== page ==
Race recap: Moms' Run 5K 2016

Progress isn't always about the number on the clock. Sometimes it's about what happens in those miles on the course and the number doesn't even matter. Or as I, the user experience researcher, like to remind people, you have to put the what (quantitative) with the why (qualitative) in order to understand the full picture. End UX nerdery.

So about running - this past weekend, I ran the Moms' Run 5K for the second time (this time without the stroller) and it was my first race with, as one of my friends said, my "new lungs." And those lungs are doing well! I had no goals for this race other than to just breathe. And breathe I did.


While waiting at the starting line, I ran into a running buddy from Fleet Feet. Since I hadn't seen him in a while and because neither of us had any real goals for this run, we ended up running together. And we chatted a good amount during the first 2 miles or so. 

We started off at a decent clip and my watch was showing a sub-7 pace. I freaked out when I saw that because I don't feel like I'm back to full strength yet and I don't want to attempt an all-out race yet (although it's nice to know that's there in my reserves). The number gradually crept up to the 7s, which was just fine with me. I was able to talk fairly well through most of mile 2 and then I started to fade and my friend told me to stop talking and just run. By that time, I had lost too much energy to really recover and speed back up, but my pace stayed in the 7s. 


I finished in 24:10, which isn't a PR, but it was good enough for 1st in my age group. Considering my focus wasn't on racing and I'm dipping my toes back in slowly, plus we've had some sleep issues with B this week (sleep deprivation, yay!), and I had alcohol the night before, I can't complain much about this race.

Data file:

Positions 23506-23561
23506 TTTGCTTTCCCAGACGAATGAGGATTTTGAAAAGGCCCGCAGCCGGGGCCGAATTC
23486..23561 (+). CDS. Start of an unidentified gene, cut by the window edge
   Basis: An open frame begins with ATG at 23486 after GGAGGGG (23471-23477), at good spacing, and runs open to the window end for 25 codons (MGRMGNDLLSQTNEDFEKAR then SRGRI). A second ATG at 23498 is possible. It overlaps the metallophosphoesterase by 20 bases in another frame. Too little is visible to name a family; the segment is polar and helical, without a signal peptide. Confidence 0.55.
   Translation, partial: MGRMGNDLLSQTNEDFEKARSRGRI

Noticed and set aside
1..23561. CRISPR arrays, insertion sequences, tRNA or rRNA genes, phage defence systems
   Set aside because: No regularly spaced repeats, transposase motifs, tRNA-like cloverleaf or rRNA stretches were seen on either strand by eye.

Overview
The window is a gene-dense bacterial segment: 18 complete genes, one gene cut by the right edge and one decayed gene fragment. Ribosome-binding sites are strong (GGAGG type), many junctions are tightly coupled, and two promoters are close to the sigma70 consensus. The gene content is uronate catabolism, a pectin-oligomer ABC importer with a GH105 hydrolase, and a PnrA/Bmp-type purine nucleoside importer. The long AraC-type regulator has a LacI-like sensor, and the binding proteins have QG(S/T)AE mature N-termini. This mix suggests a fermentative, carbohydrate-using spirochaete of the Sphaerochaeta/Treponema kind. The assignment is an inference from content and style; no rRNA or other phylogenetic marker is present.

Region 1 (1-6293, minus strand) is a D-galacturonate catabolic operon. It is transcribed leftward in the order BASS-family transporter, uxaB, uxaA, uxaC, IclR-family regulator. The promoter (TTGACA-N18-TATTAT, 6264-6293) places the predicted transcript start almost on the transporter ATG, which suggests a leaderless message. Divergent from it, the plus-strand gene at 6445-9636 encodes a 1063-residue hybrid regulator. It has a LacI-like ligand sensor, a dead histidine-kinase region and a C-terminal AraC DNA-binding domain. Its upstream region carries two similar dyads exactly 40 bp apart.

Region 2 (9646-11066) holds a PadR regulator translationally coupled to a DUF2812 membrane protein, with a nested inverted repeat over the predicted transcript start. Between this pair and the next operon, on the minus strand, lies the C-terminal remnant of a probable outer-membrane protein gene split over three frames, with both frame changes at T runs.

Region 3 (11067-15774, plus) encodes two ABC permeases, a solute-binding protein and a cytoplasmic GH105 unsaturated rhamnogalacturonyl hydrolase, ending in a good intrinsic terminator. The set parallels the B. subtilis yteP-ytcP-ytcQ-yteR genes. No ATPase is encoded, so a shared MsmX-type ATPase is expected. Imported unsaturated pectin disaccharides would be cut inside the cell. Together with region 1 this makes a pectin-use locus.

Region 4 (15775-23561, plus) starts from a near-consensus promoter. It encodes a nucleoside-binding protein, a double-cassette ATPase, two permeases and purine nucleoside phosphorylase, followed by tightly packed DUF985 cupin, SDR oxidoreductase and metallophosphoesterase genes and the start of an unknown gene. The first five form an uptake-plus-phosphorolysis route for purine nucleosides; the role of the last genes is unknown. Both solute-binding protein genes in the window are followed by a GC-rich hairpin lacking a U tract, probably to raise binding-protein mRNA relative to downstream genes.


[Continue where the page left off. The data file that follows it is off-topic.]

Except for the course. It wasn't so great this year. Last year, we ran through the neighborhoods on Daniel Island where residents were out to cheer us on. This year, we ran around parking lots and buildings. Gross. I really hated the course this year and got extremely annoyed with looping around parking lots and buildings, especially at the finish. A lot of the course (other than the parking lot loops) was shaded, so that was nice. But it was equally shaded last year, probably more so since the neighborhoods have lots of trees.

So could I have PR'd? Maybe. My legs certainly felt better than they've felt in months and my breathing is better. But a PR wasn't my goal and my head wasn't in PR condition. My goal was to breathe and to start rebuilding my confidence in racing again. And this race was the first step. 

After checking in with my coach, she validated what I was thinking. Being able to talk at that pace at all is progress and even though I faded, it's still okay and still shows improvement. She pointed out that the talking also had me not focused on racing or breathing properly or anything like that, so overall, there is progress. Add that to the temperatures starting to creep up, and we're doing okay here. 

And this race did begin to built up my confidence, which is a win for my mental state. I've been just as battered mentally as I have physically lately, so getting my head on straight will be a big part of improvements. I also know it's going to take more than a week or two of feeling good to get me to where I want to be. It's going to take some work and more time running healthy. 

I plan to run at least one 5K per month over the summer. It's bound to be a sweaty slogfest, so I have no expectations there, but hopefully with healthy lungs I'll really build some strength and come back to crush it in the fall. 


The real fun of this race was the family fun festival before and after. I got to hang out with my family, including my mom who was in town from PA, and there was so much for B to do. He played with legos, hung out in a pink fire truck, and he and I painted a painting together. We were covered in paint and a total mess, but it was worth it. I love that painting way more than my 1st place AG medal (and I really love medals).  

Overall, not a bad way to spend a Saturday morning. Fun times with family and friends, and I saw progress: running a 5K without having to whip out my inhaler; being able to talk while running sub-8s even though it eventually zapped my energy; and most importantly, my confidence slowly being rebuilt. And someday soonish, I hope that progress shows up on the race clock, too.